Commenced in January 2007
Frequency: Monthly
Edition: International
Paper Count: 32451
Geographic Information Systems as a Tool to Support the Sustainable Development Goals

Authors: Gulnara N. Nabiyeva, Stephen M. Wheeler


Geographic Information Systems (GIS) is a multipurpose computer-based tool that provides a sophisticated ability to map and analyze data on different spatial layers. However, GIS is far more easily applied in some policy areas than others. This paper seeks to determine the areas of sustainable development, including environmental, economic, and social dimensions, where GIS has been used to date to support efforts to implement the United Nations Sustainable Development Goals (SDGs), and to discuss potential areas where it might be used more. Based on an extensive analysis of published literature, we ranked the SDGs according to how frequently GIS has been used to study related policy. We found that SDG#15 “Life on Land” is most often addressed with GIS, following by SDG#11 “Sustainable Cities and Communities”, and SDG#13 “Climate Action”. On the other hand, we determined that SDG#2 “Zero Hunger”, SDG#8 “Decent Work and Economic Growth”, and SDG#16 “Peace, Justice, and Strong Institutions” are least addressed with GIS. The paper outlines some specific ways that GIS might be applied to the SDGs least linked to this tool currently.

Keywords: GIS, GIS application, sustainable community development, sustainable development goals.

Digital Object Identifier (DOI):

Procedia APA BibTeX Chicago EndNote Harvard JSON MLA RIS XML ISO 690 PDF Downloads 1361


[1] Wheeler, Stephen M. Planning for Sustainability. Creating Livable, Equitable and Ecological Communities. Routledge. Taylor & Francis Group. London and NY. 2013.
[2] Wheeler, Stephen M., and Beatley, Timothy. The Sustainable Urban Development Reader, 2nd edition, London and New York: Routledge, 2009.
[3] 2030 Sustainable Development Goals. Knowledge Platform. Received from
[4] The United Nation Sustainable Development Goals. Received from
[5] Sustainable Development Goals. Decade of Action. Received from
[6] Duecker, K., Kjerne, D. Multipurpose Cadaster: Terms and Definitions. In: Proceedings of the ACSM-ASPRS, vol. 5, 1989, pp. 94–103.
[7] Aronoff, S. (1989). Geographical Information Systems: Management Perspective. WDL Publications, Ottawa.
[8] Cowen, D.J. GIS versus CAD versus DBMS: What Are the Differences? Photogrammetric Engineering and Remote Sensing, Vol. 54, №.11, November 1988, pp. 1551–1555.
[9] Campagna, M. GIS for Sustainable Development. Boca Raton. Taylor & Francis Group. London and NY. 2006.
[10] Kumar, D., Singh R.B., Kaur, R. Spatial Information Technology for Sustainable Development Goals. Springer. 2019.
[11] Narain, A. What Is the Strategic Importance of Geospatial for SDGs (Geo4SDGs or GEO-for-SDGs)? Received from Geospatial World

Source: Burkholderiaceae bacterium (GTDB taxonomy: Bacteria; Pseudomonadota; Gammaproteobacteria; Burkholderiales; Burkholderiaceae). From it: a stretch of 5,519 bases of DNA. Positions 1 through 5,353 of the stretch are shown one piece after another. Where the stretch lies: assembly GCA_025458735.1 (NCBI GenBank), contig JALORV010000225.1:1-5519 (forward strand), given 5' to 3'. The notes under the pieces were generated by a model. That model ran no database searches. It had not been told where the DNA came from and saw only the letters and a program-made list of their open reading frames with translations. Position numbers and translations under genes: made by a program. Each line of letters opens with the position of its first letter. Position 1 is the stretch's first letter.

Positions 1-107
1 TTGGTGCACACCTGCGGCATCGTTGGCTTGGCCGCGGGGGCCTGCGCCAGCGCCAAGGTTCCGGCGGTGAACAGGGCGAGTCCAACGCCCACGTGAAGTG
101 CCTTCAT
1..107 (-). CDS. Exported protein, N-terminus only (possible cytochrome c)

[12] Cheney, C. GIS for SDGs: “See things that were impossible to see,” ESRI founder says. 2019. Received from
[13] Elsevier’s Scopus. Received from
[14] Clarivate Analytics’ Web of Science. Received from
[15] Google Scholar. Received from
[16] The 10 Countries Most Active in Space. Received from
[17] Narain, A. The World’s Most Geospatial Ready Countries. 2018. Received from
[18] Narain, A. (2018). What Constitutes the Geospatial Technology Ecosystem? 2018. Received from
[19] Roy, M. Planning for sustainable urbanisation in fast growing cities: Mitigation and adaptation issues addressed in Dhaka, Bangladesh, 2009. Received from
[20] Wang, H., Shen, Q.P., Tang, B.S. GIS-Based Framework for Supporting Land Use Planning in Urban Renewal: Case Study in Hong Kong. 2015. Received from
[21] Cinderby, S. How to reach the ‘hard-to-reach’: the development of Participatory Geographic Information Systems (P-GIS) for inclusive urban design in UK cities. 2010. Received from
[22] Banai, R. Land resource sustainability for urban development: Spatial decision support system prototype. 2005. Received from
[23] Niblick, B., Monnell, J.D., Zhao, X., Landis, A.E. Using geographic information systems to assess potential biofuel crop production on urban marginal lands. 2013. Received from
[24] Kayastha, P., Dhital, M.R., Smedt, F.De. Landslide susceptibility mapping using the weight of evidence method in the Tinau watershed, Nepal. 2012. Received from
[25] Ansal, A., Akinci, A., Cultrera, G., Erdik, M., Pessina, V., Tonuk, G., Ameri, G. Loss estimation in Istanbul based on deterministic earthquake scenarios of the Marmara Sea region (Turkey). 2009. Received from
[26] Van den Bosch, M.A., Mudu, P., Uscila, V., Barrdahl, M., Kulinkina, A., Staatsen, B., Swart, W., Kruize, H., Zurlyte, I., Egorov, AI. Development of an urban green space indicator and the public health rationale. 2016. Received from
[27] Boateng, I. An application of GIS and coastal geomorphology for large scale assessment of coastal erosion and management: a case study of Ghana. 2012. Received from
[28] Sharma, T., Carmichael, J., Klinkenberg, B. Integrated modeling for exploring sustainable agriculture futures. 2006. Received from